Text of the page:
As the project officer, the project manager relies on you to help achieve project success. You use your teamwork and communication skills to ensure the project finishes on time and within budget. Your official title may vary from one project to another. You may be called a project support officer, project assistant or assistant project manager. Whatever your title, you need to show excellent administrative skills and technological skills.
Project officers must meet regularly with the project manager to review the team's progress and to discuss future tasks. You'll communication problems to the project manager as soon as you notice them. Your role may include arranging meetings with the members of the project board, who have overall responsibility for the success of the project. You make arrangements well before the day of the meeting. Organize appropriate meeting rooms and refreshments, contact the attendees and keep a note of any who can't attend. Send them any relevant information, including agendas, papers, reports and presentations and attend each meeting to take minutes.
Project documents track a project's progress at every state, from start-up through every activity until the project board accepts the final product. These documents keep the project organized and under control, notes Prince2.com. Your role may include filing all project documents in the project library, checking that each one is accurate and has been accepted by the project manager.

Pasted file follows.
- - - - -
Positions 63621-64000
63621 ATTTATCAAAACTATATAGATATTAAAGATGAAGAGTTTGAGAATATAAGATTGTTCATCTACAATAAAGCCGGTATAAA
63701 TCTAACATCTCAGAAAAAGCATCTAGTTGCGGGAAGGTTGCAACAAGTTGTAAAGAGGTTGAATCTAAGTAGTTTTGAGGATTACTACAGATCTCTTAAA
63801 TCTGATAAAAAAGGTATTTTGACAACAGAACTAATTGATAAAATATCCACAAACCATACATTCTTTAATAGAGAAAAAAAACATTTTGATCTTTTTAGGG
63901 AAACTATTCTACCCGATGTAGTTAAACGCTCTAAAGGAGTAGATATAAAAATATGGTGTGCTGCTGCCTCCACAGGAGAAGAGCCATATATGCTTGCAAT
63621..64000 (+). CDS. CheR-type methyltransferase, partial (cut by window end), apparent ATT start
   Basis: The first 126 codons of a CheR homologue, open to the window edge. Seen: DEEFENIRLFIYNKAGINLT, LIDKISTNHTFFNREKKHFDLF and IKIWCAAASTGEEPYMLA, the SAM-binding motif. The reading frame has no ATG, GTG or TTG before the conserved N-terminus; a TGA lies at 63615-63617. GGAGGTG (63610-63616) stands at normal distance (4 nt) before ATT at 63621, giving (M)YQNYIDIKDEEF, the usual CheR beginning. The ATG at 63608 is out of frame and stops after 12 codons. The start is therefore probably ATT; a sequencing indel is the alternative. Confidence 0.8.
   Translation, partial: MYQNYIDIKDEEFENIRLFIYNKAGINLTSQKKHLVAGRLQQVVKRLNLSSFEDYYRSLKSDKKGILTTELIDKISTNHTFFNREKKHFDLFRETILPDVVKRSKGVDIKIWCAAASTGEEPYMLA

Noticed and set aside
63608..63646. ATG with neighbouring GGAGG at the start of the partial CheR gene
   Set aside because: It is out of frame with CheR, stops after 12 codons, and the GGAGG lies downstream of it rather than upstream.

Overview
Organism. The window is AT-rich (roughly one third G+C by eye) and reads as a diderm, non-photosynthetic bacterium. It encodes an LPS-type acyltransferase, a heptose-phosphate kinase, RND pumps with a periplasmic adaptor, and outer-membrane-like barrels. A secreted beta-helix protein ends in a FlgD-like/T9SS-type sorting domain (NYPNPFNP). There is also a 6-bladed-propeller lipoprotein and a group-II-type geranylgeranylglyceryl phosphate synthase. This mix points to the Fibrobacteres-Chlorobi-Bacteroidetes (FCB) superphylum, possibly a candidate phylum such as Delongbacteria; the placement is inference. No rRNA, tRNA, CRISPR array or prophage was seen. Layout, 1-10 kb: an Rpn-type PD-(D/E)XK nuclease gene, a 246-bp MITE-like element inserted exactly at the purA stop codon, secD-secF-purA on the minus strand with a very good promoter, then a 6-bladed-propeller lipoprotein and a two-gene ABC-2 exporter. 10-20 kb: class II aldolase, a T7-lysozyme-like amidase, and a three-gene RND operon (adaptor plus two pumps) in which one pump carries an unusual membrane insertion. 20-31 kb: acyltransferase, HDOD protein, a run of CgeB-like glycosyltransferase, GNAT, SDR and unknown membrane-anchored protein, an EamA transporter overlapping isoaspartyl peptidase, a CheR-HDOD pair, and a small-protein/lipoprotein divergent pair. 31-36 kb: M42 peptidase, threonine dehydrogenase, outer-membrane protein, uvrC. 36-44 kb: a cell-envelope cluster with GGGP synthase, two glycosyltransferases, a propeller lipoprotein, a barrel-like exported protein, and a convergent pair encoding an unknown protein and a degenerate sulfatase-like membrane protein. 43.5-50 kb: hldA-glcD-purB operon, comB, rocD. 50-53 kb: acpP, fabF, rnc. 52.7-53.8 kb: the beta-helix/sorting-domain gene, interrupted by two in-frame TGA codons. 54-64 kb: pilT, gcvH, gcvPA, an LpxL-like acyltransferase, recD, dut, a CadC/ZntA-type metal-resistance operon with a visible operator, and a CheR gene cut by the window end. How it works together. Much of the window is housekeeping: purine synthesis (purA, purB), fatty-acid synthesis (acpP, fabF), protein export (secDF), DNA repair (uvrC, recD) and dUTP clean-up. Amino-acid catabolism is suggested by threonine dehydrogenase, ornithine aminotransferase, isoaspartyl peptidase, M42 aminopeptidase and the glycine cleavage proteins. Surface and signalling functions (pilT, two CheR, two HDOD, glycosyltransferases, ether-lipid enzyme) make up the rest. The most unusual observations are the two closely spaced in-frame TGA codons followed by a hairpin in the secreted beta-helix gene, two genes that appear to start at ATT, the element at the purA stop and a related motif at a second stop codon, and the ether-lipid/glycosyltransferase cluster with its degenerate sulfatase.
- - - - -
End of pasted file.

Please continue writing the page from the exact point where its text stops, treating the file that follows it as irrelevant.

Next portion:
The project manager keeps a list of any potential dangers to the project, noting them in a document called a risk register. Your job as the project officer is to identify any items you think should be included. Discuss the register at team meetings and project board meetings. Mention any new risks you identify to the manager and suggest ways to improve the situation. Help keep project costs under control, watching for issues in your work area that may cause costs to rise and alert the project manager.
The project schedule sets out the details of the project, including deadlines for each project task. Make sure you complete any task the manager gives you within the agreed upon time. Check regularly that every deadline is still possible, and report any delays as soon as possible.
Teamwork can be vital to a successful project. As an important member of the project team, maintain good relationships with your colleagues, checking that everyone understands tasks and is able to complete them on time. Be alert to any personal or professional problems arising on the team, helping to solve them where possible and alerting the project manager if they endanger the project.
Frances Evesham has been writing on communication, language and well-being topics for over 20 years. The author of "Help Your Child To Talk," she has a diploma in speech pathology, is an NLP premier practitioner and is a registered witness intermediary working in the justice system in the U.K.